The artist comes and takes pictures. He gets to see real Mattie. Another special meal, her last. How can this be? Too soon and the vet is at the door. Home to Heaven is what she calls her business. She goes over the process with me and I write her a check. There is no rush she says. She meets Mattie and the gang. This is a first for the vet, a litter of puppies present at an at home euthanasia. Somehow, I feel this is the the way it is supposed to be. After a while a calm settles over the group. It's time.

I slid a quail wing under her nose as the tranquilizer was administered. I wanted her to dream she was on a magnificent hunt. The scent roused some of the puppies and she lifted her lip telling the youngsters, "Don't even think about it!" The tears came as I wrapped my arms around her still body. I waited until I thought my heart would burst before silently nodding to the vet. I wish I could say she passed peacefully, like drifting off to sleep, but that's not how it went. Afterward I kept holding on to her, letting go does not come easy.

I help carry her to the car. It's odd how heavy she feels, her lifeless body. Home to Heaven will take her to the crematorium, they are waiting for her. I watch them drive away. It starts to rain. Fucking irony...

I've got just 12 hours before I have to pull myself together.

Cheyenne's Raining Silver

8/03/95 - 8/27/07





To read more about Mattie and her legacy, visit www.cheyenneweims.com


It is True

August 27, 2007

Morning comes quickly and it's off to work. Steve and Jamie Sieveking arrived the day before, I will be coming home at lunch time to meet them at the house. I'm in a fog, trying to push through the day, I haven't told many people about Mattie, I just can't take being comforted right now. I've got to push through this week and get these puppies into their new homes. Falling apart is not an option. Lunch time rolls around and I head back to the house. They are waiting for me, I recognize Steve immediately from the Weimaraner Nationals in St Louis back in 2002. They are excited to meet the gang, that's the cool part about breeding dogs, that excitement and anticipation. We spend some time just watching Sparky playing with the pups. She has a long rope toy, puts it down on the ground and waits for 3 or 4 of the puppies to grab on and then drags them around the yard. Before we know it, it's time for me to go back to work. I tell them I think it's going to be purple girl, but to take a close look at green and red boys if they're leaning towards a male. I show them were the cleaning supplies are, wish them luck and off I go.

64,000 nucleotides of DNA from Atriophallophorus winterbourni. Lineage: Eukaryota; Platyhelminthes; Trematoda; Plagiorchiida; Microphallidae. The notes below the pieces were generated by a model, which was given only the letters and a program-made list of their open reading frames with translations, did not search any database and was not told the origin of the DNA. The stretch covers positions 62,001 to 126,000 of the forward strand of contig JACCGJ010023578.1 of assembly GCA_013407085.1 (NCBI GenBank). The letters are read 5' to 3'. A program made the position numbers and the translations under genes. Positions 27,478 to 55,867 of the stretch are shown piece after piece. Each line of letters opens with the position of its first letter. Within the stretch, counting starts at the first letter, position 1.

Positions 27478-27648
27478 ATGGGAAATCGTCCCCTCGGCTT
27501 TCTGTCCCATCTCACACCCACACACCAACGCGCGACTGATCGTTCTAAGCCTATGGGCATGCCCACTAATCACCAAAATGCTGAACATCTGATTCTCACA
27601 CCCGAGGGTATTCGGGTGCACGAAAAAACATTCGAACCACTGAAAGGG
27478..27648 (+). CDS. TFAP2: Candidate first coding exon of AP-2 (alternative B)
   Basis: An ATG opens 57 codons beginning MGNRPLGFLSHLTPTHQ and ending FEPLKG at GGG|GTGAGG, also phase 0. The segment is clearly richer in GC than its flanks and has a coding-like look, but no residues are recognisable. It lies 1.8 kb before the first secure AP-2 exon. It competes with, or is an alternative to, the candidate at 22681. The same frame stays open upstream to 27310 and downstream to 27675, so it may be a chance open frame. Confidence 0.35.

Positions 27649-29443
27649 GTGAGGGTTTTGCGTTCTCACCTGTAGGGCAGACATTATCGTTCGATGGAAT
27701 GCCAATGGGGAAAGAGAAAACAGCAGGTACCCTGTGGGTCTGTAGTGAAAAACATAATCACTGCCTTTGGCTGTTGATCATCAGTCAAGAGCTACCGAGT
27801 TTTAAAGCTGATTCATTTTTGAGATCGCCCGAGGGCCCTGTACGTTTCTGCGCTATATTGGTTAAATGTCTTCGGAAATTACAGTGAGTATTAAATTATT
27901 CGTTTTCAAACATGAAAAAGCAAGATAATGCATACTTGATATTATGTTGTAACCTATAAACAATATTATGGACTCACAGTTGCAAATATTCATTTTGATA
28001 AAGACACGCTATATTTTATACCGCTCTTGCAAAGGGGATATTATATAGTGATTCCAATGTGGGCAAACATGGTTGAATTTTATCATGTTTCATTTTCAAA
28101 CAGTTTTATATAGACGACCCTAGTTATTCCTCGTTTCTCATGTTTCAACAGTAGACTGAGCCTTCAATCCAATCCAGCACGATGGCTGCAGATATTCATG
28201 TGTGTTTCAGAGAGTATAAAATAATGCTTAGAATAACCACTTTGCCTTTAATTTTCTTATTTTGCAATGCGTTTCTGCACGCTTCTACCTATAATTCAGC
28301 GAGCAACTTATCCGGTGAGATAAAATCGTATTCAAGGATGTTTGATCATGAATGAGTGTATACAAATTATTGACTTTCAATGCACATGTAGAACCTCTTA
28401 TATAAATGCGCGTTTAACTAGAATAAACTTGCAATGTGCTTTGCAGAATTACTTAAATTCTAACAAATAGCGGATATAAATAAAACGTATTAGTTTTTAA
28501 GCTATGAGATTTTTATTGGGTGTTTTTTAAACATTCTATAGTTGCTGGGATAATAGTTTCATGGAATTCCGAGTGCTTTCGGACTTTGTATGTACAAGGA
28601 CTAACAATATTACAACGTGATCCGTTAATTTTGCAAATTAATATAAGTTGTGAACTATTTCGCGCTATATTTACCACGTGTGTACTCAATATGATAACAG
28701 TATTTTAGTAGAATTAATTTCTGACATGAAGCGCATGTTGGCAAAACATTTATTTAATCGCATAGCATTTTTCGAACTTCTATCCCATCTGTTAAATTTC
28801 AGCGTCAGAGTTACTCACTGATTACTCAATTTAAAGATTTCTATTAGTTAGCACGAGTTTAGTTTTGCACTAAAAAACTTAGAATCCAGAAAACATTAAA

They are doing some final comparisons when I arrive home from work that evening. They have huge smiles on their faces, fuzz therapy will do that to a person. They compliment me on a job well done. That feel good coming from folks with their experience in Weims. They've spent the afternoon evaluating the litter in terms of conformation (structure), temperament, and trainability. Soooooo???? Who caught their eye? With a twinkle in his eye, Steve says, "If we were 20 years younger, it would be red boy, hands down." His drive and enthusiasm were hard to resist. They said he passed the toe pinch test without batting an eye. "Yawn.... Oh are you squeezing my toe?" But they feared they wouldn't be able to do the boy justice. It was lt blue girl they had decided on. But what about PURPLE girl? I had already prepared myself that she would be the one to go conquer the world. I thought lt blue girl would be the one staying....